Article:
Q. Do you think road races need to have a staff person dedicated just to social media? Or is it enough to get by with an intern or contractor?

A.I absolutely think road races should have someone dedicated to social media. Social Media is the new customer care and communication hub for all businesses.  In the same way we would have a dedicated person to respond to emails or phone calls, we really need to make social media a priority in our marketing and communication strategies. The person or team can be a contractor or staff member. If it’s a contractor, make sure they have as much access to the team as possible.

Social media interns and volunteers can certainly help especially during race weekend, but someone needs to be in charge of the social media strategy and implementation for the year. I’m always around to make sure that we keep social media in mind with all of our marketing and PR efforts.

Get the whole team involved. Social media can be overwhelming for one person or for teams with limited staff. If you don’t have a dedicated person, make sure everyone on the team is thinking,

  1. “How can we share the information we’re already creating about our event on social media?”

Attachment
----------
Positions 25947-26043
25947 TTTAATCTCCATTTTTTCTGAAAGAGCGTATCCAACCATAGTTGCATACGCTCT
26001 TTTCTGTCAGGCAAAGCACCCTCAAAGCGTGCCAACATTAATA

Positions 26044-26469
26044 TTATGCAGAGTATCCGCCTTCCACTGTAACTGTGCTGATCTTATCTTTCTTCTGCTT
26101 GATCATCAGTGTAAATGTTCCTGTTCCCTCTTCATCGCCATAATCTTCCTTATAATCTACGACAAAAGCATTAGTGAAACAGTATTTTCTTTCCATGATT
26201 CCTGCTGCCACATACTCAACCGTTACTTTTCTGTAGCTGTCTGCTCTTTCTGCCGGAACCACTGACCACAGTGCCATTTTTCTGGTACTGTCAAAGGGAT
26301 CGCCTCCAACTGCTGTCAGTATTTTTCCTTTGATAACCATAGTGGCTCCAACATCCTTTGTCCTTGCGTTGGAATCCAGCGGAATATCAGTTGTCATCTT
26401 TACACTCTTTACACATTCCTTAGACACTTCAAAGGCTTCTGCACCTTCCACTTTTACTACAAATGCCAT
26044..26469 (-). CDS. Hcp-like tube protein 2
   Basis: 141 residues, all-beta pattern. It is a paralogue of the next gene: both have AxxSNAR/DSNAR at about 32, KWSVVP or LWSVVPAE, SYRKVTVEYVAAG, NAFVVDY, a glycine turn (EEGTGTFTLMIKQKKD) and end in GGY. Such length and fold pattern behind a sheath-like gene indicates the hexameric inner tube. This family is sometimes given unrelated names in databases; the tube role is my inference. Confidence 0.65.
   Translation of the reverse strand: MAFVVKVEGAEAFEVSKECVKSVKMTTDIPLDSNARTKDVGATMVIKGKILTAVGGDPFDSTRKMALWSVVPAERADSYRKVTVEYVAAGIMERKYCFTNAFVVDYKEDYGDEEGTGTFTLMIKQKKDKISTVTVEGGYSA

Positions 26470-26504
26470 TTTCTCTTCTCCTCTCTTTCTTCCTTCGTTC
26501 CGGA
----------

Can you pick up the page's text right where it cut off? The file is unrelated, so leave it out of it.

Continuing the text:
2. How do we handle questions posted on social media? What is our expected time to respond?
  3. In an emergency situation, who is responsible for updating Facebook, Twitter, Instagram, etc. This could be simply a link to the statement on your website, but there should be a plan.


Q. Everyone says video is the way to go on social these days. Do you create videos for your social media channels? Any creative video ideas

A. Video is certainly getting more impressions on all of the social networks these days. If content is king, video is the Duchess of Sussex.

We do create video. For years, I’d wear my Google Glass and record video of each start corral.  I’d capture runners giving high fives to our race directors and the sheer joy of people starting their race.  Those videos are so popular because people can see themselves or remember how much fun they had with our confetti, music, and supportive community of fans.

We also like to go live during race weekend. Last year, I went live with some of our final finishers with the caption, we’re here for your finish. Someone commented on the post that they were still on the course and asked if we’d be there for them too. I assured them that we would be there… and we were.

We also get video from our expo and other events throughout the year like our first-mile event with our training sponsor, Fleet Feet Tulsa.

We do have a professional video team that creates video highlight reels for our website social accounts.


Q. If you could share one secret to your social media success, what would it be?


A. BE Social!!

When someone mentions your race, uses your hashtag, or asks a question... engage!

We love to have fun on Twitter with animated gifs. We heart and comment on posts that mention us on Instagram, we repost, etc.

Asking questions is always a great way to be social. Just make sure you acknowledge the people who took the time to engage with your content.